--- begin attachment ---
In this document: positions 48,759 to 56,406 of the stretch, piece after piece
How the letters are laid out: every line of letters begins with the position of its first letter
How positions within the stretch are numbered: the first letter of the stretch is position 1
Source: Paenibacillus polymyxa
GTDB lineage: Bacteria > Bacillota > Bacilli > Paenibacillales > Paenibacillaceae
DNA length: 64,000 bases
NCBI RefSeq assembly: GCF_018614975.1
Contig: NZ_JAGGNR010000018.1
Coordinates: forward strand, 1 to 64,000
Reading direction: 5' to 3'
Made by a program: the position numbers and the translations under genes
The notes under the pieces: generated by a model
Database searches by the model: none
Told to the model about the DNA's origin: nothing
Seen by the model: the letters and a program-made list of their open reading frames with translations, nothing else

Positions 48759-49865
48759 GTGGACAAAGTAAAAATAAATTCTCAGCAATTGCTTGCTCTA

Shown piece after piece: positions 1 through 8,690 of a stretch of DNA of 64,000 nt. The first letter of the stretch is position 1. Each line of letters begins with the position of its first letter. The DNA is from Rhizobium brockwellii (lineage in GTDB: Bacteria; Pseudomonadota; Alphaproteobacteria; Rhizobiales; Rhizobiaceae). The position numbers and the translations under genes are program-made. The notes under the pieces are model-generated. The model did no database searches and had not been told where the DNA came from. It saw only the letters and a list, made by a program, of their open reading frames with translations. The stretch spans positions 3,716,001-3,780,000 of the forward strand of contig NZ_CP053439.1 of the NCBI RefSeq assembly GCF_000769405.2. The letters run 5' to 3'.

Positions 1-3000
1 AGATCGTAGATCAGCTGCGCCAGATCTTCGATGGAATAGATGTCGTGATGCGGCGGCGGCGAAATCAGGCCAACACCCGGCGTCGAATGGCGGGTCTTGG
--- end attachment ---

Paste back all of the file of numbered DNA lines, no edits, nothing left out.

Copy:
In this document: positions 48,759 to 56,406 of the stretch, piece after piece
How the letters are laid out: every line of letters begins with the position of its first letter
How positions within the stretch are numbered: the first letter of the stretch is position 1
Source: Paenibacillus polymyxa
GTDB lineage: Bacteria > Bacillota > Bacilli > Paenibacillales > Paenibacillaceae
DNA length: 64,000 bases
NCBI RefSeq assembly: GCF_018614975.1
Contig: NZ_JAGGNR010000018.1
Coordinates: forward strand, 1 to 64,000
Reading direction: 5' to 3'
Made by a program: the position numbers and the translations under genes
The notes under the pieces: generated by a model
Database searches by the model: none
Told to the model about the DNA's origin: nothing
Seen by the model: the letters and a program-made list of their open reading frames with translations, nothing else

Positions 48759-49865
48759 GTGGACAAAGTAAAAATAAATTCTCAGCAATTGCTTGCTCTA

Shown piece after piece: positions 1 through 8,690 of a stretch of DNA of 64,000 nt. The first letter of the stretch is position 1. Each line of letters begins with the position of its first letter. The DNA is from Rhizobium brockwellii (lineage in GTDB: Bacteria; Pseudomonadota; Alphaproteobacteria; Rhizobiales; Rhizobiaceae). The position numbers and the translations under genes are program-made. The notes under the pieces are model-generated. The model did no database searches and had not been told where the DNA came from. It saw only the letters and a list, made by a program, of their open reading frames with translations. The stretch spans positions 3,716,001-3,780,000 of the forward strand of contig NZ_CP053439.1 of the NCBI RefSeq assembly GCF_000769405.2. The letters run 5' to 3'.

Positions 1-3000
1 AGATCGTAGATCAGCTGCGCCAGATCTTCGATGGAATAGATGTCGTGATGCGGCGGCGGCGAAATCAGGCCAACACCCGGCGTCGAATGGCGGGTCTTGG